Eventually, however, it became the custom to leave it all entirely to the discretion of the gabbaim (the wardens of the synagogue). A list of hiyuvim (those entitled to be called up) was drawn up. As recorded in the Kitzur Shulhan Arukh of Rabbi Solomon Ganzfried (78: 11), these are the hiyuvim: 1) a bridegroom on the Sabbath before the wedding; 2) a bar mitzvah (these two have equal entitlement); 3) a father who names his baby girl in the synagogue; 4) the father of a baby boy who has already been named at the brit; 5) one who has yahrzeit (for a parent). Rabbi Ganzfried adds, a guest to the synagogue. And nowadays aliyot are given to people celebrating some special event, a wedding anniversary or a seventieth birthday and the like. This causes extra headaches to the gabbaim who, in addition, have to try to satisfy the claims of non-hiyuvim to be called up occasionally at least. The custom has consequently developed of adding to the seven aliyot. While this may be unavoidable at times, it is not generally to be encouraged because of tirha de-tzibura (‘bothering the congregation’), i.e. unduly prolonging the service. The Jewish teachers usually had concern that the service should not be boring and time-consuming.
Is there any specially ‘choice’ aliyah? There is a reference to this in the Shulhan Arukh but not as we might have expected, in the section on reading the Torah, but in that on the laws of mourning (Yoreh Deah 400: 1). The principle is that a mourner during the shiva should not be called up, but if he is given a particular aliyah on all other Sabbaths, he should be called up for that aliyah even during the shiva; otherwise it would amount to public mourning, forbidden on the Sabbath. The Shulhan Arukh therefore states that Rabbenu Tam, Rashi’s famous grandson, insisted on being called up for the third aliyah (shelishi) even during his shiva since he always received that aliyah. On the basis of this, in some communities the town rabbi was always given shelishi and, in any event, this aliyah came to be considered the choicest. However, in the responsa collection of R. Simeon b. Zemah Duran (1361-1444) of Algiers, a different version is given (Tashbetz, vol. 11, no. 76) according to which Rabbenu Tam was always given not shelishi but revi’i, the fourth aliyah. Unless this is a copyist’s error, the preference for revi’i is probably because this is the first of the additional aliyot on the Sabbath (the shelishi aliyah is given on weekdays as well).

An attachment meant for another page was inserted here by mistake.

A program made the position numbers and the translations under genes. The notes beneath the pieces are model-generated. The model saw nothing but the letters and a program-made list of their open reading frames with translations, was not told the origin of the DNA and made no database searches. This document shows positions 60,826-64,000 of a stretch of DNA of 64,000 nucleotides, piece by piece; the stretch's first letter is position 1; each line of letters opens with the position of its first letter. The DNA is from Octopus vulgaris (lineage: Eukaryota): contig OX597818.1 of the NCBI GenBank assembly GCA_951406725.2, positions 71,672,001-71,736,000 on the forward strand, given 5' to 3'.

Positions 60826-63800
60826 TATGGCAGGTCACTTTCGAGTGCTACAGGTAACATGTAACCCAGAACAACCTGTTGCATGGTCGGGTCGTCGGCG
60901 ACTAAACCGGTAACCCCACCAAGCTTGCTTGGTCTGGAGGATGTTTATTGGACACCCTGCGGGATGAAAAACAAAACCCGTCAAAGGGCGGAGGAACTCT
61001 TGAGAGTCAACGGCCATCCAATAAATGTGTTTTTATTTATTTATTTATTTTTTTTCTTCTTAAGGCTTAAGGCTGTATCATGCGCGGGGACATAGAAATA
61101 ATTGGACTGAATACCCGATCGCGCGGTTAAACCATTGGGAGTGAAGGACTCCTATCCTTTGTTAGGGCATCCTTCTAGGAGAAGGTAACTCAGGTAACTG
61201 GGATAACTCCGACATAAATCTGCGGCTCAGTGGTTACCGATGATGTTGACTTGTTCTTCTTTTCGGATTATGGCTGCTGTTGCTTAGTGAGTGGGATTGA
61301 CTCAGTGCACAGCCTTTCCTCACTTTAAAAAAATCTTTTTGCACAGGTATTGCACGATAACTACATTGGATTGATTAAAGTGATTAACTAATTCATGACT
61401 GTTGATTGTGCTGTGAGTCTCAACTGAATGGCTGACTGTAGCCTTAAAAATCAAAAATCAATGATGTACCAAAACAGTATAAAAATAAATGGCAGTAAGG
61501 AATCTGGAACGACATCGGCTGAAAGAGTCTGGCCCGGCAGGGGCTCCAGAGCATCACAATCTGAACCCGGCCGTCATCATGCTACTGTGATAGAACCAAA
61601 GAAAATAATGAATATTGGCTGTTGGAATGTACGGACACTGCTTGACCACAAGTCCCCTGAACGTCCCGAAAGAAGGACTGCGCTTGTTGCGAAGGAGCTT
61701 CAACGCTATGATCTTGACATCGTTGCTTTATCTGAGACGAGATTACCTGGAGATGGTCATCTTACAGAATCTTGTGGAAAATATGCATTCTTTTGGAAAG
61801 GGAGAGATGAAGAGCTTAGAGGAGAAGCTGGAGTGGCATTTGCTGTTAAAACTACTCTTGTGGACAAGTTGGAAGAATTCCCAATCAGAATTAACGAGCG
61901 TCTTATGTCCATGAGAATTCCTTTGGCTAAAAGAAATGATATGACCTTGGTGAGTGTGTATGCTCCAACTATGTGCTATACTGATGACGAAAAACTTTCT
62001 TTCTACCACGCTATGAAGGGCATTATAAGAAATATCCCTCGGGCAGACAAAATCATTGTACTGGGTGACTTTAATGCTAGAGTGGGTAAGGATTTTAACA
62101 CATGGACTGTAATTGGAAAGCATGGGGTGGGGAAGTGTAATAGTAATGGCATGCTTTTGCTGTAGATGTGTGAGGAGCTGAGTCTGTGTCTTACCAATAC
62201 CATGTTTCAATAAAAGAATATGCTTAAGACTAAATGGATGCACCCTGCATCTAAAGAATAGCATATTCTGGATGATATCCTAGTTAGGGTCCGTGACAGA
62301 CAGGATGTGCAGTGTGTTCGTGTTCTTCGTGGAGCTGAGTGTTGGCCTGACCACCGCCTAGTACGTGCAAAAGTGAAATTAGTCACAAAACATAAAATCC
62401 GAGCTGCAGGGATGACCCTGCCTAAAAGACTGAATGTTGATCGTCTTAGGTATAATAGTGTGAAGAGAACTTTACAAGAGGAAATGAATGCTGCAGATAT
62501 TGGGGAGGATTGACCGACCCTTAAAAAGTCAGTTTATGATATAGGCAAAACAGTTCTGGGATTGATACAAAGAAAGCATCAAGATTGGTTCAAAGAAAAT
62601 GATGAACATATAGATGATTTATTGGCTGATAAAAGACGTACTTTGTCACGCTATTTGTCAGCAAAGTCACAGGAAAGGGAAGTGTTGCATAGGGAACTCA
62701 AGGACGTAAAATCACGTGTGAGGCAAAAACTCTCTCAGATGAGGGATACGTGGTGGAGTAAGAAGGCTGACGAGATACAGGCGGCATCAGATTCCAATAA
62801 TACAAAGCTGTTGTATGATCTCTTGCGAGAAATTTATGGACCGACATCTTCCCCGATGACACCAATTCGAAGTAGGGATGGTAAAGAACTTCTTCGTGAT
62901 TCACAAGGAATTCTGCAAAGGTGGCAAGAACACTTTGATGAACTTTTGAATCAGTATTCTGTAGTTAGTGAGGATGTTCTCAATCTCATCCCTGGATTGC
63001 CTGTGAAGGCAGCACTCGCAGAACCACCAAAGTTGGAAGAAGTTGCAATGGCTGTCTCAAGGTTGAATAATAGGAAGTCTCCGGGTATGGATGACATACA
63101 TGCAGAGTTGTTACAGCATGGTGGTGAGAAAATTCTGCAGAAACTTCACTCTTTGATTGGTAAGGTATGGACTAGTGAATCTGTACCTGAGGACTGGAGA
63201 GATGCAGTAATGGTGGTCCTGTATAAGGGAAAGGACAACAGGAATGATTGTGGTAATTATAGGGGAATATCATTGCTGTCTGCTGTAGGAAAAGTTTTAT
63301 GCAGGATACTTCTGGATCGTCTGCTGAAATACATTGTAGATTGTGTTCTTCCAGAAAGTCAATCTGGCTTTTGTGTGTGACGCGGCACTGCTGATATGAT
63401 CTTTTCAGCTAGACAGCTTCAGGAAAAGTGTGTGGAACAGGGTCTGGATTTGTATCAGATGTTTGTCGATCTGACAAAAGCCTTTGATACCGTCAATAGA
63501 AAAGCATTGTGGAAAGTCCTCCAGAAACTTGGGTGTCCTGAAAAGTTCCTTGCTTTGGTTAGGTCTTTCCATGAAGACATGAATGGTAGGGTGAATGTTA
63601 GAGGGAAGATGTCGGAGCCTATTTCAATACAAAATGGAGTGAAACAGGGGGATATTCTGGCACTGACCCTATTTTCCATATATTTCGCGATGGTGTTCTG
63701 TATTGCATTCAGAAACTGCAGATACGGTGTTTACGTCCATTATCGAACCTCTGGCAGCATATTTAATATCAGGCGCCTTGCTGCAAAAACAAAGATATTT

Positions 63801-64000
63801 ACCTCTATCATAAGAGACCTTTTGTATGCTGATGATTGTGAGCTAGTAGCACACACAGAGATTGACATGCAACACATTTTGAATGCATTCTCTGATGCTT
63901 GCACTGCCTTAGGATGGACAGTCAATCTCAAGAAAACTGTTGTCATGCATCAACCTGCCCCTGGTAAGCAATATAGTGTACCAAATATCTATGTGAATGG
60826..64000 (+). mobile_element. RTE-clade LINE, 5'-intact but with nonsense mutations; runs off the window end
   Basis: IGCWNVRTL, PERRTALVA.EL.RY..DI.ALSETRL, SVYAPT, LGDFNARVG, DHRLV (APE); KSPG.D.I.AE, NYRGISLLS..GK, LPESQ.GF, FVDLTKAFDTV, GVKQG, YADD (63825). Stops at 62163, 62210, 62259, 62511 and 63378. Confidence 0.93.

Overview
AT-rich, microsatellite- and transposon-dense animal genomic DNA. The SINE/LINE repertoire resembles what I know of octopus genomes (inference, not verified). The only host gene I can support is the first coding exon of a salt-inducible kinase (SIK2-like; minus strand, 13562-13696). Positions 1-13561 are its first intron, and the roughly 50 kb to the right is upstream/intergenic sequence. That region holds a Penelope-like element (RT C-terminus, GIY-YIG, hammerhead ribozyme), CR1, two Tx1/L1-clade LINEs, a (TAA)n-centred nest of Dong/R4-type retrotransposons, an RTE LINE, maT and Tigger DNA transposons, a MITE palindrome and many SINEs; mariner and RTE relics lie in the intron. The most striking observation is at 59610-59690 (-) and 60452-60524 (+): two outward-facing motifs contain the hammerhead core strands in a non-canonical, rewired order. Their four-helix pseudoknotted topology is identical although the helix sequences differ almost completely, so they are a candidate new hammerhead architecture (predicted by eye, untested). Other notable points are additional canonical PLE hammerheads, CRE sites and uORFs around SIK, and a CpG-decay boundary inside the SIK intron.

Duran also records that Asher b. Yehiel, the famed rabbi of Toledo in the 14th century, known as the Rosh, insisted on being given the fifth aliyah (hamishi). A curious reason is given. Many people were reluctant to be called up for hamishi because the number five has no ‘partner’, i.e. 1 + 9 = 10; 2 + 8 = 10; 3 + 7 = 10; 4 + 6 = 10, but five can only go into ten by adding another five. In order to demonstrate the folly of such superstition, the Rosh insisted on being called up to hamishi and in some communities it then became a status symbol to be called for the ‘Rosh’s aliyah’.
Among the Hasidim, the rebbe is usually given the sixth aliyah (shishi). There is a kabbalistic reason for this preference. The ten Sefirot, the powers in the Godhead, according to the kabbalah, are divided into three higher and seven lower. The sixth one of the lower Sefirot is called Zaddik and this is the name given to the rebbe. Hence, since each aliyah corresponds to one of the Sefirot, the Zaddik aliyah is given to the zaddik on earth, that is, the rebbe. There are also references to the final aliyah being especially choice in that with this one the reading is concluded.
Nowadays, when it is normally the practice of people to read the Haftarah themselves, it has come to be considered a special honour to be called up for Maftir.
So, all having been said, while the traditional rules and their elaboration should not be ignored by the gabbaim, ultimately it must be left to their discretion and their ability to please all the members of the congregation. Forlorn hope!